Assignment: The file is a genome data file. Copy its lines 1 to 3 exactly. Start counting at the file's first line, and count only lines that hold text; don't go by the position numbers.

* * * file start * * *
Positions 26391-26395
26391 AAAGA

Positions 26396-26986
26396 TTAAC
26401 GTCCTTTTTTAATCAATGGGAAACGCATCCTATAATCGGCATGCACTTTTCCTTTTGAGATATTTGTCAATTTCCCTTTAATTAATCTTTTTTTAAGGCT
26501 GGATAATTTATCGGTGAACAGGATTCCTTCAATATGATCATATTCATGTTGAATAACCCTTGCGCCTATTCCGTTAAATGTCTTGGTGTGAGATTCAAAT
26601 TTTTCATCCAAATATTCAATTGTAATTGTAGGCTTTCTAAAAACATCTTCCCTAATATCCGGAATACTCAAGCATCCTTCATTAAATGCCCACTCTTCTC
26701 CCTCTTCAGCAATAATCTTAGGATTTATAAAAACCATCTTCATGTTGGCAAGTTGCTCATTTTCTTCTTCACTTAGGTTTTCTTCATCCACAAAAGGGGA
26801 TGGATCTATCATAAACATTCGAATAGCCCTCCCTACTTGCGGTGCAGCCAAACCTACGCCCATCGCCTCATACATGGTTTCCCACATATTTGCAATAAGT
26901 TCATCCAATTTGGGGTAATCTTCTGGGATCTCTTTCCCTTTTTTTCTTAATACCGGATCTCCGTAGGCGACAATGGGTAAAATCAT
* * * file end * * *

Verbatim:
Positions 26391-26395
26391 AAAGA

Positions 26396-26986